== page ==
Swine flu could be good for pigs...

...and our morals.

This is a video of happy pigs. Pigs are highly intelligent and organised animals.

The Evening Standard writes that US exports of pork fell 20% in the first half of this year after the H1N1 virus outbreak in April led to import restrictions in China and Russia.

US farmers are losing $30 to $35 on every pig they sell this month and may not make money until May, dealers say. Producers have been unprofitable for 20 of the 22 months to July, and more than 5000 of them may have to exit the business. Swine flu will contribute to an 11% drop in global pork trade this year.

Many claim that the barbaric, intensive, industrial farming methods in which over half the world's pig meat is produced could well be responsible for swine flu. Huge industrial farms are perfect breeding grounds for dangerous pathogens and influenza viruses. The risk to human health is so great that the American Health Association called for an end to factory farming in 2003.

The dangers to humans, apart from being the possible cause of the H1N1 virus, from factory farming include the development of antibiotic-resistant bacteria which can infect humans and the fact that 75% of emerging human diseases in recent decades have been of animal origin. Other impacts involve the loss of livelihoods for small-scale farmers, deforestation and biodiversity loss used to grow crops to feed factory farmed animals, pollution caused by animal wastes leaching into the soil and rivers and ammonia damaging air quality and contributing to acid rain.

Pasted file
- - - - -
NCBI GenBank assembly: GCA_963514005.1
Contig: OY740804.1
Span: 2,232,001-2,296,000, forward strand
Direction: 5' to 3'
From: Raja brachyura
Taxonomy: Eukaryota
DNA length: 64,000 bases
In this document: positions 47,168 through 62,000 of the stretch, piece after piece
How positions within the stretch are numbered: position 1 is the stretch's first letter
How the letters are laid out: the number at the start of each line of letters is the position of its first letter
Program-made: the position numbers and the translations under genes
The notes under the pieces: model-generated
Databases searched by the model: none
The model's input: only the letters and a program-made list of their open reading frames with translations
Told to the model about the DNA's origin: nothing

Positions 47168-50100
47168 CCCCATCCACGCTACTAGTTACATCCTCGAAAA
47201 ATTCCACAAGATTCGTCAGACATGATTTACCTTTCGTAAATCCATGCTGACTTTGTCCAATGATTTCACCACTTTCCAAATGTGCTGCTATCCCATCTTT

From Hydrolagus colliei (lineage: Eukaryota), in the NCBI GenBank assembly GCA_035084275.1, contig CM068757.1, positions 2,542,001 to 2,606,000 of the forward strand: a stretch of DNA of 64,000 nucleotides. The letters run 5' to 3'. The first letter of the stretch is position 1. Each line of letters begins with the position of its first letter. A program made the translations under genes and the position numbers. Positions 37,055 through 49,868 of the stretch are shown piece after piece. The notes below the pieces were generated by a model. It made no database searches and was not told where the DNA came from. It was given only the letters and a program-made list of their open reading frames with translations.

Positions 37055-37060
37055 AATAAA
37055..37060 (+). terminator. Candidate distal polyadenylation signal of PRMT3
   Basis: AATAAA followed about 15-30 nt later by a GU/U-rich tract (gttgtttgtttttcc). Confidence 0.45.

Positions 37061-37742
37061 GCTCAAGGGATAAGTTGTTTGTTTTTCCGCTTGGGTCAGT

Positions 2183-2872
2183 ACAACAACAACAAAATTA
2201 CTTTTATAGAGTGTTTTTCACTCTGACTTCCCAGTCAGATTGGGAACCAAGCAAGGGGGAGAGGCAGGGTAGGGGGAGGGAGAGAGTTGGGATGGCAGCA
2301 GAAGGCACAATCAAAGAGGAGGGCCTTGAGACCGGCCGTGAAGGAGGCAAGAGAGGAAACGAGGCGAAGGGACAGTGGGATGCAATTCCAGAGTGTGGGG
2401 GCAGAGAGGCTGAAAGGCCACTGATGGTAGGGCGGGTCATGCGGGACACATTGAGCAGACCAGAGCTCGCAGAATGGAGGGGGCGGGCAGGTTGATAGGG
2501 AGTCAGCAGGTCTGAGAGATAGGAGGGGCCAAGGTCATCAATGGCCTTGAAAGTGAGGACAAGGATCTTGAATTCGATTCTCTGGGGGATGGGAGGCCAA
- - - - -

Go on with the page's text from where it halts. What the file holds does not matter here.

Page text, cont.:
And, of course, the most important fact is that this is an obscene system which, when one considers that half of the food in the West is simply thrown away and that cheap food contributes to obesity, is immoral and an indictment on our present society. Can people really suggest that we can justify keeping pigs like this -

See CIWF Compassion in World Farming.